Hello there! Shari Replogle here! I love incorporating botanical printmaking into my encaustic art, and because I am also a photographer, and my favorite color is blue, cyanotypes were a match made in heaven for me! Cyanotypes are a camera less alternative photographic process that traditionally will produce beautiful rich blue tones when the sensitized substrate is exposed to sunlight or other UV light. They have been both a passion and obsession of mine for a while now. My main art medium is encaustic, painting with beeswax and damar resin. I mount many of my finished cyanotype prints onto wood panels and incorporate them into encaustic paintings like I do with my photographs.
My favorite go-to stencils from StencilGirl® are often by Trish McKinney. Her wispy branches and roots go right along with my natural botanical motifs. When I saw StencilGirl® made a giant Wisteria stencil my heart raced, and I knew it had to be interlaced into a natural botanical cyanotype on silk! This project can be used as a beautiful one of a kind art to wear silk scarf or embedded onto an encaustic wax panel like I show in the video.
It is January right now and the weather where I am at is not optimal, so for this project I use an indoor UV light to expose my scarves. This also enabled me to show you the full process of how they change color as they are exposed to the UV lights. Once the sensitizer is applied to the scarf it can begin exposing immediately if you are around any window or indoor lights that produce UV light. If you are not ready to arrange your stencil and botanicals, put the scarf in a black trash bag until you are ready to begin. Cyanotypes can either be done wet or dry. Wet cyanotypes will require a longer exposure time.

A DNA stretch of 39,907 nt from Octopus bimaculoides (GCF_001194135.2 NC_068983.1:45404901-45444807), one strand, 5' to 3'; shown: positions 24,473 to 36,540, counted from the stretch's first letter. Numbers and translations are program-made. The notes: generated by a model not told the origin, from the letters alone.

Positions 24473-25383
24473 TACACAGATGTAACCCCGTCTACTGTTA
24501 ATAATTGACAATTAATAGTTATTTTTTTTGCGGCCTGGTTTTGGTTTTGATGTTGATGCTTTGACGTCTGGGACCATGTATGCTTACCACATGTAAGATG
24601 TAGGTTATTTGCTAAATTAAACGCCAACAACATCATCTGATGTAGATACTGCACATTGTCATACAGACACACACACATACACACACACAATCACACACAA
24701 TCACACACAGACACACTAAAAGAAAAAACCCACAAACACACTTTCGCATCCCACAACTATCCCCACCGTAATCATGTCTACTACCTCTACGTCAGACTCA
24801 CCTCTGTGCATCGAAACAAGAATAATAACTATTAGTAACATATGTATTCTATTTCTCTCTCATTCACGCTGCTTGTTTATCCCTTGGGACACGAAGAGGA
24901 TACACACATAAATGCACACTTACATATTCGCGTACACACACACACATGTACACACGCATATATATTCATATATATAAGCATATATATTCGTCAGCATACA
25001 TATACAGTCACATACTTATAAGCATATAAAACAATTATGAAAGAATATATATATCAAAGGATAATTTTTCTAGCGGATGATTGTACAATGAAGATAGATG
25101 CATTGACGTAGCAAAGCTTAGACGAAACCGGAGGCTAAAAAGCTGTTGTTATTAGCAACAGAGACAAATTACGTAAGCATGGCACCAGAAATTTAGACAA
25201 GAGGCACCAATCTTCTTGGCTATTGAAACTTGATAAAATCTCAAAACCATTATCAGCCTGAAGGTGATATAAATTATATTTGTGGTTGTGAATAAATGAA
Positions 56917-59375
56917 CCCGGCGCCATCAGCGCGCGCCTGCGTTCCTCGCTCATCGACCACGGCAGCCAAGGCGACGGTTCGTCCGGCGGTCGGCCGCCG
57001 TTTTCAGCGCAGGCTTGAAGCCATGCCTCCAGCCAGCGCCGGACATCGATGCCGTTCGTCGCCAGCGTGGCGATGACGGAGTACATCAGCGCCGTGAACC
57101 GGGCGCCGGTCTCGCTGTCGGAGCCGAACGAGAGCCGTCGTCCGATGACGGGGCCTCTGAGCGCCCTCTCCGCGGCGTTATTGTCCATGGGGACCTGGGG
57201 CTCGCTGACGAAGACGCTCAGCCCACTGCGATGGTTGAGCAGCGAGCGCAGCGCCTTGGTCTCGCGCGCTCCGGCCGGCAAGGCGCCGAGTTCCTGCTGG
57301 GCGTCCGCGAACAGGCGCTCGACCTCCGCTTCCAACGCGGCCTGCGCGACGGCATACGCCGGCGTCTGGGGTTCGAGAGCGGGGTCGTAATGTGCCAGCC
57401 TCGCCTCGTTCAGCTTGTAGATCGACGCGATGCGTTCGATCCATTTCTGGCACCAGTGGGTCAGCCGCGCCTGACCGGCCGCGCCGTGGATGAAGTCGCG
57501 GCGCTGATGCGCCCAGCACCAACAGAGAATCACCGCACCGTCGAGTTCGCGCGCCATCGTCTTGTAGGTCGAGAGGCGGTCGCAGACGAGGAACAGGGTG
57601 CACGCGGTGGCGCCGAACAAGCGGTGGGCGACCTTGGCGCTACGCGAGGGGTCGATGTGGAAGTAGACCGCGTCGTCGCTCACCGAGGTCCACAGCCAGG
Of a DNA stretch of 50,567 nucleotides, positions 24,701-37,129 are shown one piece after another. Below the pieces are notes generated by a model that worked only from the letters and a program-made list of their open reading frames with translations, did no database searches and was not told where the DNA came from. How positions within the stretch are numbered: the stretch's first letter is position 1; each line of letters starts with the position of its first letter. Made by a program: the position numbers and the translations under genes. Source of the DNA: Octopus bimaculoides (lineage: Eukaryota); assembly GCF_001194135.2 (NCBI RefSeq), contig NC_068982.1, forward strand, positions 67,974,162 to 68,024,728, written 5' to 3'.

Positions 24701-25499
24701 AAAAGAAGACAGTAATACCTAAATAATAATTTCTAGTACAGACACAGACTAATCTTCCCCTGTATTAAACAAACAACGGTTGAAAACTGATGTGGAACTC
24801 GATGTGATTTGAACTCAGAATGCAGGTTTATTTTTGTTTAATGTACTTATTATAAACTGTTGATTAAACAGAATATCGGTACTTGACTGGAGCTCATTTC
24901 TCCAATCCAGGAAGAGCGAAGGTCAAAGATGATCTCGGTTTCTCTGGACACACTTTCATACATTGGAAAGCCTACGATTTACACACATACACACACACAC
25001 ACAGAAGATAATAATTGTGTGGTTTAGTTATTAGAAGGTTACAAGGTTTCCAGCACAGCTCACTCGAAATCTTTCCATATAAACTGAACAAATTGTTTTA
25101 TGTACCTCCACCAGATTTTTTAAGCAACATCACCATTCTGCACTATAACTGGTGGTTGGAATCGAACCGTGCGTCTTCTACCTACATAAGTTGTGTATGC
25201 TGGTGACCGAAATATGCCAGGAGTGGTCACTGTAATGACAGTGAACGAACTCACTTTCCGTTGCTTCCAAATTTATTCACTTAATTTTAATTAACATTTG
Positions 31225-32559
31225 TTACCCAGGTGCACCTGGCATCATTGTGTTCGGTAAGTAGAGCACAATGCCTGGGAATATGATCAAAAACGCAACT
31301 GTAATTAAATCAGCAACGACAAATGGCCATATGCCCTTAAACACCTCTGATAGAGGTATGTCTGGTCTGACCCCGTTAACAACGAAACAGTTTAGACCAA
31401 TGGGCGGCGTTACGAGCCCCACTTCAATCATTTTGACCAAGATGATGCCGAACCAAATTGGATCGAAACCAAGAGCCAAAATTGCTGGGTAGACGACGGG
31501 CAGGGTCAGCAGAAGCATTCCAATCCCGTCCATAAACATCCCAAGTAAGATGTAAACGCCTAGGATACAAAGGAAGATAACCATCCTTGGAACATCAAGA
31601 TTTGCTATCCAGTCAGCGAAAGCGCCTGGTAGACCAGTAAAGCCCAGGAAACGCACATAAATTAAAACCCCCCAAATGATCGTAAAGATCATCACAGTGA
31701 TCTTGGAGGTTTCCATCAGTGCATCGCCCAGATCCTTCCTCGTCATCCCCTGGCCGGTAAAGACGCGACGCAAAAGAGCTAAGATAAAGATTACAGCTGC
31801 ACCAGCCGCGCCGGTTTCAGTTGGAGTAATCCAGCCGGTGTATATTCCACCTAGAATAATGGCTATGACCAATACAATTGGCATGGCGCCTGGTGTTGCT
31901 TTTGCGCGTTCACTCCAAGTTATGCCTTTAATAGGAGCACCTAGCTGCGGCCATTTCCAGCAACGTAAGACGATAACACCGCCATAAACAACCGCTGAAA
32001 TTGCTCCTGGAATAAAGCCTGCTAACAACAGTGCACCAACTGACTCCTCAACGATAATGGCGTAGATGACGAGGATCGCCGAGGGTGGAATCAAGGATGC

Once the printing process is done the scarf will oxidize and the blues will become richer over
the next couple of days. I stained a 12" x 36" panel with natural walnut ink and add a few layers of clear encaustic medium, fusing with a heat gun between each layer to ensure each wax layer is bonded to the ones below. The silk scarf is then added with additional layers of encaustic medium fusing again with a heat gun. This cyanotype piece was finished with layers of oil pigment sticks rubbed into the wax surface to create a little more depth and unify the piece.
The StencilGirl® stencil I used for this project is Wisteria Giant.
The sensitizer is a 2 part cyanotype kit from Jacquard
The UV light used was an Everbeam 365nm 50W UV LED Black Light
Thanks so much for joining me today and I hope you have a lot
of fun with this!
Xo and Happy Creating!
Shari Replogle is an artist, photographer, and host of Wax on Wednesdays Encaustic Painting on YouTube. She has a new online workshop for Cyanotype printing, "Cyanotypes the Magic of Alternative Photography.”